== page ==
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DESERTERS: ALIAS BROWN AND CHETTERWOOD
A strange attempt at desertion, France 1944
Every now and then I come across documents, whose content is so unusual that, although there is no big story to be told, I simply have to share them. This report, written by Oberleutnant König of the intel-section (Ic) of Feldluftgaukommando Westfrankreich [Air District Command Western France], is such a case. Today it is found in file RL 7-3/599 in the Federal Archives in Freiburg, in an attachment folder for a war diary which doesn’t exists anymore. It tells the story of a rather peculiar, and unsuccessful, desertion attempt of two German Fallschirmjäger.
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Interrogation of 2 fugitive German soldiers (Luftwaffenangehörige) disguised as American airmen on 18.05.1944 in the Paris-Fresnes penitentiary.
On 11.05.44, the French police handed over the following two alleged members of the USAAF to the SD-Vichy:
"Aircraftman James Chetterwood, born 15.4.1922 in Liverpool".
"Aircraftman Henry Brown, born 25.10.1923 in San Francisco".
Both were to be sent from Clermont-Ferrand to the Auswertestelle West Oberursel, as they had declared the following:
They were members of the American Air Force and had been shot down during an attack on Frankfurt am Main on 18.4.44 near that city. After the crash, they had immediately removed their flying suits, under which they were wearing German airmen's uniforms: Tunics, trousers, cap and belt. They claimed to have destroyed their papers immediately after being shot down and then turned to France via Mainz and Saarbrücken in order to escape to Spain. Near Chaumont (Haute Marne), they exchanged their German uniforms for civilian clothing. Shortly before their arrest by the French police, they entered a French farmhouse whose occupants were absent and appropriated food and 2 pairs of civilian trousers. In their possession were pistols with ammunition, including an English escape handkerchief, such as those contained in the RAF or USAAF escape bags.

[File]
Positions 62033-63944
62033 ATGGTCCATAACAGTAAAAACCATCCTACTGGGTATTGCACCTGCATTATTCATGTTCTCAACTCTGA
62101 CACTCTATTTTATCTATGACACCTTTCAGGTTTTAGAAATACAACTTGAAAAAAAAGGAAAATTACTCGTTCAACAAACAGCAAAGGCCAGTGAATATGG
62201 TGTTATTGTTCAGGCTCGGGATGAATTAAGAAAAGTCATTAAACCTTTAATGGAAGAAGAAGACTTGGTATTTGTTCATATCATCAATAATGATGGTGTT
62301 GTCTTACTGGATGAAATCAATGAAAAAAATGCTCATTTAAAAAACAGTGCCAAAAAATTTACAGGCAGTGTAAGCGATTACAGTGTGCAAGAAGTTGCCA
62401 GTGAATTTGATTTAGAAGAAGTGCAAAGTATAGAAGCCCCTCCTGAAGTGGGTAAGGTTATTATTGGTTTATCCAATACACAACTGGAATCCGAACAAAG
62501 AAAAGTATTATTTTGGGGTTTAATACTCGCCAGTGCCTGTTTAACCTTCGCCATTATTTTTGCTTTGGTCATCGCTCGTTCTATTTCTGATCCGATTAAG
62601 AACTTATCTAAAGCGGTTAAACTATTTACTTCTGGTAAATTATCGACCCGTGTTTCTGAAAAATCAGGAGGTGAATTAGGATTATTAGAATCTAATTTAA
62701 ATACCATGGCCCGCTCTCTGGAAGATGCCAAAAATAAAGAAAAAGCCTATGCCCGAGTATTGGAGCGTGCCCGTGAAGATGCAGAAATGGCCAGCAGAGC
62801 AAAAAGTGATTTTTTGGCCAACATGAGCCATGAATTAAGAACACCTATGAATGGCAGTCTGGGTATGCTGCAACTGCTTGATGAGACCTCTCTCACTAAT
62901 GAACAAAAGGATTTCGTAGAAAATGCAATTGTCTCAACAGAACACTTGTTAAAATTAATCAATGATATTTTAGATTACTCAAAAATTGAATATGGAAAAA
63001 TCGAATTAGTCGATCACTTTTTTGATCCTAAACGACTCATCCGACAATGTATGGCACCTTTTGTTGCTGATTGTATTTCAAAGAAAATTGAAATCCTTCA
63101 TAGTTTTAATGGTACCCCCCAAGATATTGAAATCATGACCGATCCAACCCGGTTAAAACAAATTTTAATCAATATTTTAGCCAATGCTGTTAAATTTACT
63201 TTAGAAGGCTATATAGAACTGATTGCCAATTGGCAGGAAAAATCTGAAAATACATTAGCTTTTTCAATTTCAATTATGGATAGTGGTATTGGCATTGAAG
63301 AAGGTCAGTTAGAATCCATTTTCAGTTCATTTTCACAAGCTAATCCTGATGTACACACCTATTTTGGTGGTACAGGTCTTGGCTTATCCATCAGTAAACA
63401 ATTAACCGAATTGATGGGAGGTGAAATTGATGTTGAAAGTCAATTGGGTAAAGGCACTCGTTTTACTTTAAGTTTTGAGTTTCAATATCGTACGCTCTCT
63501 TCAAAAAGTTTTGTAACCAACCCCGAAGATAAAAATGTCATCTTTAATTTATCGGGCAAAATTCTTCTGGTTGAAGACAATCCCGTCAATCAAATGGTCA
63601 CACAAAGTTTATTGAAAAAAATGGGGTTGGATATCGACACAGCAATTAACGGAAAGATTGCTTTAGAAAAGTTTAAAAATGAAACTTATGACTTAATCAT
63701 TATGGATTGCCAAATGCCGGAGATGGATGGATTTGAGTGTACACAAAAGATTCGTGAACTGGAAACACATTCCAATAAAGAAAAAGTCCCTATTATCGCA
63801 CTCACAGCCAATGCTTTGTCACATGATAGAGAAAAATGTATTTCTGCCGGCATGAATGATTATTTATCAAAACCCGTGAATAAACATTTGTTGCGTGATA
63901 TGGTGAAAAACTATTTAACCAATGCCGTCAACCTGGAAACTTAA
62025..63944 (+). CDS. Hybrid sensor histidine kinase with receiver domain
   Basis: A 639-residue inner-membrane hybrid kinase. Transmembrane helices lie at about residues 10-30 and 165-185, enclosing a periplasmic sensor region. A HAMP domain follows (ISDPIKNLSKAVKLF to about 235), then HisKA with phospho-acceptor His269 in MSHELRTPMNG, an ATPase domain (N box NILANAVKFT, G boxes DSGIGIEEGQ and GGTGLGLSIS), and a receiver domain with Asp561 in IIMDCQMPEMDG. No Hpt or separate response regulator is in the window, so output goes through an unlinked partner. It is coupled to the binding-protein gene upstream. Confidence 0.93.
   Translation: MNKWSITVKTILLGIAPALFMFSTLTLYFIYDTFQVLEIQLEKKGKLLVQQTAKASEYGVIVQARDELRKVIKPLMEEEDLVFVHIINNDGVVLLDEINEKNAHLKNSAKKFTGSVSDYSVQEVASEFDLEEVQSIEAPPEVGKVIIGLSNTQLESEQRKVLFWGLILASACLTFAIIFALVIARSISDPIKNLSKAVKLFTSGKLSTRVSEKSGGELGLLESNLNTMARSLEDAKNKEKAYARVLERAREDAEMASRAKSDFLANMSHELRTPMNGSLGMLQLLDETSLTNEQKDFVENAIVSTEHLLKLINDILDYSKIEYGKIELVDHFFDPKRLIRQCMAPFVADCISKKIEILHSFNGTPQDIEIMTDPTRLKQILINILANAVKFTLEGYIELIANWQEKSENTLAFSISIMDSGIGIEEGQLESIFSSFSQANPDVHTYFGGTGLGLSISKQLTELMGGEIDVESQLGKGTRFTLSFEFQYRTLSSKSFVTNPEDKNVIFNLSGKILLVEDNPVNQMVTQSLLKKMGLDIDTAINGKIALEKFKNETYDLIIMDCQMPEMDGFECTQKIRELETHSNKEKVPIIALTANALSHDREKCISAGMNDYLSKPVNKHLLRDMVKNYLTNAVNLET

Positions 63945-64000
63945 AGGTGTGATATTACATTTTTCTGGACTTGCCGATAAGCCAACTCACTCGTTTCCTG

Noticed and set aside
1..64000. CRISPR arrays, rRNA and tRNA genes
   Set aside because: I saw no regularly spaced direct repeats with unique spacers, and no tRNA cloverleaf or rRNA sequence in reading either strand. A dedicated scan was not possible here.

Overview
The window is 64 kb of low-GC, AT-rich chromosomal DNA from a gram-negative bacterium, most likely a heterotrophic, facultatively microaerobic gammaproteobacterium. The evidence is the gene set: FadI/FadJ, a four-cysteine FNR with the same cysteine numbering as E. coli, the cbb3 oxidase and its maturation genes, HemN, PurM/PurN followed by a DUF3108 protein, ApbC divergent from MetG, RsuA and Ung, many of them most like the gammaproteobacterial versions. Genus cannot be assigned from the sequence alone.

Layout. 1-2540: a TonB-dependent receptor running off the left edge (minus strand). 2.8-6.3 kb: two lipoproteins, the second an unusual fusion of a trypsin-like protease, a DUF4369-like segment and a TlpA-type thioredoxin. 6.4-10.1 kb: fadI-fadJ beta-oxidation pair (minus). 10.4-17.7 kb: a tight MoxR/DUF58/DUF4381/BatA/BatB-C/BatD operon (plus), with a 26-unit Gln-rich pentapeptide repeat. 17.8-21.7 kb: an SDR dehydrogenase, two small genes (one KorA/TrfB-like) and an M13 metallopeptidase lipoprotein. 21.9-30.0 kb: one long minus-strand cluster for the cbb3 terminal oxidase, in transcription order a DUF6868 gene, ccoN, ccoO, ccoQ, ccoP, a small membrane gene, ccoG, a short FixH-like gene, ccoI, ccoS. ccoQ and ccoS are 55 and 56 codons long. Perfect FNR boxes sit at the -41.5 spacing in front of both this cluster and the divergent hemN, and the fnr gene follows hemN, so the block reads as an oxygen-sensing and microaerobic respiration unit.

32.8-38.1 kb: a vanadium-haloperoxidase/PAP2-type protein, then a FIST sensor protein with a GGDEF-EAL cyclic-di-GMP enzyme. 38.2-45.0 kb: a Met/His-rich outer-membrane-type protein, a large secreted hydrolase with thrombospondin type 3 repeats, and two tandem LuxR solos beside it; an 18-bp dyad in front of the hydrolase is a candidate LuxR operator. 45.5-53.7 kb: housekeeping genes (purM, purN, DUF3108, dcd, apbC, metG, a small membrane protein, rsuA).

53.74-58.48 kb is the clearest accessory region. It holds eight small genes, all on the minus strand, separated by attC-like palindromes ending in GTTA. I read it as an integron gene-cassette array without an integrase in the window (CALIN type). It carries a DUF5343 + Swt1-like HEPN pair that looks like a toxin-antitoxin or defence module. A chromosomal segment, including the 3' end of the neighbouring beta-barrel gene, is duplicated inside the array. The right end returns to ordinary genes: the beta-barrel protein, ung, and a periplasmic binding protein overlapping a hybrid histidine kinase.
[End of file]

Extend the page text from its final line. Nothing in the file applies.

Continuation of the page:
The following facts made the statements of the two aforementioned, appear suspect from the outset:
1.) Their rank designation "Aircraftman" is not used either by RAF or USAF aircrew.
2) There has been no known case of USAF personnel bailing out of combat aircraft with German uniforms under their flying suits.
3) The identification numbers given by the prisoners (1417 and 1512) were four digits in contrast to the USAAF numbers which are at least six digits long. Neither of them had a dog tag.
The fourth suspicious factor that immediately emerged during the interrogation was the inadequate command of the English language on the part of the two prisoners. The interrogation took place individually.